Can Deed in Lieu Stop Foreclosure?

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Deed in lieu is one option offered to borrowers who have defaulted on their home mortgage loan. Instead of commencing with costly foreclosure, lenders allow borrowers to return the keys to their homes and walk away. The homeowner is not entitled to proceeds made from the sale of the property and is required to forfeit all invested funds.

Mortgage lenders are not required to enter into a deed in lieu of contracts. You can read about all that as you get a  Personal Loan Singapore. This is how you can manage the terms of your loan and the consequences that you face if you are unable to pay your loan. Those that do utilize this method to reduce costs associated with the foreclosure.

In 2007, mortgage financier, Freddie Mac, stated each foreclosure costs banks an average of $60,000. Depending on the state of residence, the cost of deed in lieu of property transfers hovers around $1500 and $2500. This cost covers the expense of Documentary Stamp Tax which is payable by the borrower.

Using deed in lieu of foreclosure can help banks avoid expensive legal fees and court costs and allow borrowers to avoid the stress and embarrassment of the foreclosure process. While it is never easy to lose your home, deed in lieu can make it a little less painful.

With that being said, deed in lieu can wreak havoc on credit ratings which can take up to ten years to overcome. Regardless of the name, foreclosure is a foreclosure in the credit world. It doesn’t matter if you willingly returned your home to the bank or left kicking and screaming as the Sheriff wrapped tape around your foreclosed property. Debtors can experience a decrease of 100 points or more from their FICO score, along with tax liens and deficiency judgments.

Before agreeing to enter into a deed in lieu of foreclosure, debtors should determine whether their lender will pursue them for the outstanding balance. Many banks hold borrowers responsible for the deficiency amount between the loan balance and sale price. This can amount to several thousand dollars and take years to repay.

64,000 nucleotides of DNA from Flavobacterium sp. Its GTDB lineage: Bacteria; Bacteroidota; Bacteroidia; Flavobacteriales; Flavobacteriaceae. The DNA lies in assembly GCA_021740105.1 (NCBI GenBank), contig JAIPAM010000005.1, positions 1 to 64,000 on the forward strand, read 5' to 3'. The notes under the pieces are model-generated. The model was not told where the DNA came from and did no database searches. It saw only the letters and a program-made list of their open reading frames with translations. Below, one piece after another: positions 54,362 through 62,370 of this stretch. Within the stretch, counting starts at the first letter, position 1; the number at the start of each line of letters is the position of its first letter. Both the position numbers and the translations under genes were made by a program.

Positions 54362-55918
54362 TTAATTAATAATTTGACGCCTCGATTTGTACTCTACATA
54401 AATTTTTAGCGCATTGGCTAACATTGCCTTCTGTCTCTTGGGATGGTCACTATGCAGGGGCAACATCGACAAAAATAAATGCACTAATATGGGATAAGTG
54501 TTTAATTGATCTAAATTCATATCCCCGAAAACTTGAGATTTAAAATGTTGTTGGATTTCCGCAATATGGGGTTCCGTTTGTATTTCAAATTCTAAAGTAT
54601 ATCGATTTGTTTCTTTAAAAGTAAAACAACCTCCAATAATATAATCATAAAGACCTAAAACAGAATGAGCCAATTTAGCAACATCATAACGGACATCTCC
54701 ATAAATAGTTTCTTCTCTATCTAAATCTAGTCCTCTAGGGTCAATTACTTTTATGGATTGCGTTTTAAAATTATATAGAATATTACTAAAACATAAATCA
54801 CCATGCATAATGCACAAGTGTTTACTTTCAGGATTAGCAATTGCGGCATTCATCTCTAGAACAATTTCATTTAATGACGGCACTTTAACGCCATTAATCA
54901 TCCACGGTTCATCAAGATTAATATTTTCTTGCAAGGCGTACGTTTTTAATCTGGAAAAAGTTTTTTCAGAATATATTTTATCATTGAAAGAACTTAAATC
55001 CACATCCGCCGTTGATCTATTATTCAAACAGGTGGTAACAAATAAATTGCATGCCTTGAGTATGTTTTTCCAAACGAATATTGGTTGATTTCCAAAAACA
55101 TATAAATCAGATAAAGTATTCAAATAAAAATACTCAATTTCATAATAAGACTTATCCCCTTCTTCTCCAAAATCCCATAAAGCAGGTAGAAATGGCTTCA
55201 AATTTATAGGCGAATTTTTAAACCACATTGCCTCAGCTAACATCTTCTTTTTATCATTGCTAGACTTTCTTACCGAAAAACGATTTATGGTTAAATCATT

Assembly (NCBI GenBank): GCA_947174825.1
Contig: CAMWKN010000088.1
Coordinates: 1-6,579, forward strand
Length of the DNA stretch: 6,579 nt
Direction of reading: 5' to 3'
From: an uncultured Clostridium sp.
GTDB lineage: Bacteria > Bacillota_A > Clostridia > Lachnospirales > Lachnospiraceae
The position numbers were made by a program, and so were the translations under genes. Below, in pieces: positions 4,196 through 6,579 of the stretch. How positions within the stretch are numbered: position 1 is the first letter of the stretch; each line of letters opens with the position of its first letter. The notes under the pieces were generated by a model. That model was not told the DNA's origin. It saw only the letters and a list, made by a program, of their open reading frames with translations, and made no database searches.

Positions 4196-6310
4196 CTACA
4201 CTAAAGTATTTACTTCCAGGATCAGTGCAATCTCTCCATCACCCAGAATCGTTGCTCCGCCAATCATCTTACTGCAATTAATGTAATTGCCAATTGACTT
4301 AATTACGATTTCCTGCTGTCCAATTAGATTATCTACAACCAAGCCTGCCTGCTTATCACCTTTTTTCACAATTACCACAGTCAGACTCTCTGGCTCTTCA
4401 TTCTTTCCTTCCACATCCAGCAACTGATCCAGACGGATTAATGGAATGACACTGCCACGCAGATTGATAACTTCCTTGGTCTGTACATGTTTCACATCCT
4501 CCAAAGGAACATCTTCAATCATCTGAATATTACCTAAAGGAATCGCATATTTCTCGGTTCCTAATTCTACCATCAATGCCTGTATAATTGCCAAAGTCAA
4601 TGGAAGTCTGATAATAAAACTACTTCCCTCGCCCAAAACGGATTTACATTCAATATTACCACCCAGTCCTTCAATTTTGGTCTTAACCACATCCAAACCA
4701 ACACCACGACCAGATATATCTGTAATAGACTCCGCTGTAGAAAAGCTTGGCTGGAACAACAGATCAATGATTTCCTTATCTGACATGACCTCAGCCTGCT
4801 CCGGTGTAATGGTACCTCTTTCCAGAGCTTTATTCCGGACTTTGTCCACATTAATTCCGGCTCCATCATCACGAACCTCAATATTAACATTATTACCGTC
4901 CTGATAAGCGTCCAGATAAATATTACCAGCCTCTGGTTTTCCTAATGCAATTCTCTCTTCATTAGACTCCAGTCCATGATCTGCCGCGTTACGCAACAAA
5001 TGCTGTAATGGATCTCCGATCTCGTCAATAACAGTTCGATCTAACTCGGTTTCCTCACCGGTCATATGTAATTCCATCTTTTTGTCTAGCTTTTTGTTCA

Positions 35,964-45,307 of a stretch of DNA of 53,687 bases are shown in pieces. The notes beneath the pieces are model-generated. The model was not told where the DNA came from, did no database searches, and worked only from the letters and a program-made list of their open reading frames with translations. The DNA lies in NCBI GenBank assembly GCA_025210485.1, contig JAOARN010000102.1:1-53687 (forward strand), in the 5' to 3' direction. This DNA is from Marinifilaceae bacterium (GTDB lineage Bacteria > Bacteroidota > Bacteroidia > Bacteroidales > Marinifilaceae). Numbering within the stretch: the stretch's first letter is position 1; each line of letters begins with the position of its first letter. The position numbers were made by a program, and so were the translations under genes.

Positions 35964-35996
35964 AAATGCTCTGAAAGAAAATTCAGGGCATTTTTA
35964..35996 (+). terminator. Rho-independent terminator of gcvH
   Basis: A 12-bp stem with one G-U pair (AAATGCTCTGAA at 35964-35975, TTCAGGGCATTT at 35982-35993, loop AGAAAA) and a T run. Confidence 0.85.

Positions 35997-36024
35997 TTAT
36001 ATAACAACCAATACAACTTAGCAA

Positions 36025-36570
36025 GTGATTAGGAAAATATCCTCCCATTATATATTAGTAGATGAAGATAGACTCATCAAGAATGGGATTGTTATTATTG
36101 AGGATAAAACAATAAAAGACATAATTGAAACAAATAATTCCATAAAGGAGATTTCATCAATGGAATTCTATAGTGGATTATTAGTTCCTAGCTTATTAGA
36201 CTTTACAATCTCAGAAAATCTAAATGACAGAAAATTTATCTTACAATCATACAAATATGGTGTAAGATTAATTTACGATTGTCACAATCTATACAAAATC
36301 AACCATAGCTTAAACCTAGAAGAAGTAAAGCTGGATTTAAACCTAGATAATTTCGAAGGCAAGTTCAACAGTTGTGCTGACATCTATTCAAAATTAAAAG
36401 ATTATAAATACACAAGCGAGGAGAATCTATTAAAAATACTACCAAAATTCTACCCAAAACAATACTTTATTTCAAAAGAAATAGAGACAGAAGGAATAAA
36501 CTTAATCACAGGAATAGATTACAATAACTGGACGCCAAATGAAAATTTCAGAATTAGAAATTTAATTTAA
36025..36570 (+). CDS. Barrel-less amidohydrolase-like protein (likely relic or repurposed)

Other lenders accept the sale price as payment in full; allowing borrowers to walk away without owing additional funds. This type of deed in lieu is referred to as ‘Payment in Full without Pursuit of Deficiency Judgment’ and is the preferred method. If your lender plans to obtain a deficiency judgment, obtaining legal counsel is strongly recommended.

Debtors must meet certain deed in lieu of foreclosure eligibility requirements. First and foremost, the foreclosure property must be the borrower’s primary residence. Homeowners are prohibited from vacating the premises or leaving the home empty during deed in lieu negotiations.

Borrowers must be delinquent with mortgage payments by a minimum of 31 days before a deed in lieu will be considered. Mortgage arrears caused by long-term unemployment, divorce, loss of a spouse, employment transfer or military deployment are looked upon more favorably than delinquency caused by reckless spending habits.

Deed in lieu transactions is typically handled by bank loss mitigators. These employees carry a heavy workload and are responsible for loan modifications, mortgage refinances deed in lieu, mortgage forbearance agreements, foreclosure, and short sale real estate. It is not uncommon for loss mitigators to handle more than 100 cases on any given day.

Loss mitigators do not make final home loan decisions. Instead, they review borrowers’ financial status and make recommendations to the lender. In most cases, deed in lieu is offered as a last resort. Banks take immediate possession of the property upon signing the deed in lieu of foreclosure contract.

While deed in lieu may sound inviting, it is crucial to obtain advice from a real estate lawyer prior to signing documents. Homeowners who do not thoroughly understand the process could end up owing thousands of dollars on property they no longer own. Get the facts to determine if the deed in lieu is the best financial option.

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